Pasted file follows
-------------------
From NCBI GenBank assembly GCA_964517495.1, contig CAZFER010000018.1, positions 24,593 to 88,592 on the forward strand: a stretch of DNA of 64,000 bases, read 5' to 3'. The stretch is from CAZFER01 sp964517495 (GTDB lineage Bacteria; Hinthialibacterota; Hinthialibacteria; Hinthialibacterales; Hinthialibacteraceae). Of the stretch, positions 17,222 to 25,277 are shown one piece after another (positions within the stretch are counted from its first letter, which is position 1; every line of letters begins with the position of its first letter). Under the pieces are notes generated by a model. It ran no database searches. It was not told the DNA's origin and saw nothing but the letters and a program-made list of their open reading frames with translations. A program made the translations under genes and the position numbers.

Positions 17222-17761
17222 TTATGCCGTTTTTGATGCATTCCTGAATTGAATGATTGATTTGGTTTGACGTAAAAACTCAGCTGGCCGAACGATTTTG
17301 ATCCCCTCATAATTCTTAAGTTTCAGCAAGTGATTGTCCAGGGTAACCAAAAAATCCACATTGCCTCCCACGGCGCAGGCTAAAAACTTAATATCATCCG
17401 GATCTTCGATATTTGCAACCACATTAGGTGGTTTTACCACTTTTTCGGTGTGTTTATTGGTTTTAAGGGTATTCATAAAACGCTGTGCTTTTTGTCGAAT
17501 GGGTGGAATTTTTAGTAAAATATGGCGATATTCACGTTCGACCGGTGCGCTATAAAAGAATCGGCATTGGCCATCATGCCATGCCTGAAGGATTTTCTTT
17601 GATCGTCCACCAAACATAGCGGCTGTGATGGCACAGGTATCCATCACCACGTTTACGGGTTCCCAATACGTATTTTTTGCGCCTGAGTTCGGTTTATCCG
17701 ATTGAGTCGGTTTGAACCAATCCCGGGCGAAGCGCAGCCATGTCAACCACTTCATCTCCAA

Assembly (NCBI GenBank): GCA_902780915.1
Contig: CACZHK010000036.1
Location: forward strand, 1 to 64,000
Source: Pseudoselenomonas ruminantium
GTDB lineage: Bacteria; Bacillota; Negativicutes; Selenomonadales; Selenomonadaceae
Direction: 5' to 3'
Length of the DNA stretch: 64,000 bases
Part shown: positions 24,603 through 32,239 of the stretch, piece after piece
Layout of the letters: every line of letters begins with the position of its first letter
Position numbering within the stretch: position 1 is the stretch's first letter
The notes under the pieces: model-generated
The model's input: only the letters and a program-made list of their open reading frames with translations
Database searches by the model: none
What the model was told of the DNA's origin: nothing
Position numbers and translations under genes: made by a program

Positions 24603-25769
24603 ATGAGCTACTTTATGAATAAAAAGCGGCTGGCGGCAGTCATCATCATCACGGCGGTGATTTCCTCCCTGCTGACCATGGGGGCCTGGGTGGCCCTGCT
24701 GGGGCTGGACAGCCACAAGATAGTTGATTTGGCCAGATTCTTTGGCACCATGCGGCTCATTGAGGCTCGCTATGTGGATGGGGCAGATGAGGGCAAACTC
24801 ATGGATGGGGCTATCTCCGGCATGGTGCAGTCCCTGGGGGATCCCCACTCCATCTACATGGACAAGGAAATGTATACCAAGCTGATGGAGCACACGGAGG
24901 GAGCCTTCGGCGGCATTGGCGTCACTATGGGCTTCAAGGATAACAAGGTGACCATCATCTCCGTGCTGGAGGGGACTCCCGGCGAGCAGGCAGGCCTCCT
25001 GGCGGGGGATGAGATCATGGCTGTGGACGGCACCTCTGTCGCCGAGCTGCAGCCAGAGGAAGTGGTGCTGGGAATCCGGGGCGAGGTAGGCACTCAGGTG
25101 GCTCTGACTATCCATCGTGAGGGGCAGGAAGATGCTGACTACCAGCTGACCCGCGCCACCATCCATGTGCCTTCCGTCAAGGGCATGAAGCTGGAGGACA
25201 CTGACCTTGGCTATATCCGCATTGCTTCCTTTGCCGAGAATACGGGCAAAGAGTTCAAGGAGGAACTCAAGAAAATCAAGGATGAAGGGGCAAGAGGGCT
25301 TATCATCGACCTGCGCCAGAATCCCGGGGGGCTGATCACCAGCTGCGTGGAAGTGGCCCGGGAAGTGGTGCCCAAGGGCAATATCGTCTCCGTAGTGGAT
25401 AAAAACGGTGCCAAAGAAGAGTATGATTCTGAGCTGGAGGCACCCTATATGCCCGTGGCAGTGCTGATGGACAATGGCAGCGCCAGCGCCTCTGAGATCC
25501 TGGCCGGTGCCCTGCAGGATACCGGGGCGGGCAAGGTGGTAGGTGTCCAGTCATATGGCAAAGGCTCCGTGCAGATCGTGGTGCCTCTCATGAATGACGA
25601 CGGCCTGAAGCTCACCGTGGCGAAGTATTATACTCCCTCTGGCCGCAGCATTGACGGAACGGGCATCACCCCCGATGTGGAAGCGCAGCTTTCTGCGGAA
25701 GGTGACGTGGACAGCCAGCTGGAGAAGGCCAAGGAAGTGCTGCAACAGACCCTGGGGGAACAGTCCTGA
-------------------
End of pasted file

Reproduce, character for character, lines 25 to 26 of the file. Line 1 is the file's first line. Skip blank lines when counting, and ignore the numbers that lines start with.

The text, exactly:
24603 ATGAGCTACTTTATGAATAAAAAGCGGCTGGCGGCAGTCATCATCATCACGGCGGTGATTTCCTCCCTGCTGACCATGGGGGCCTGGGTGGCCCTGCT
24701 GGGGCTGGACAGCCACAAGATAGTTGATTTGGCCAGATTCTTTGGCACCATGCGGCTCATTGAGGCTCGCTATGTGGATGGGGCAGATGAGGGCAAACTC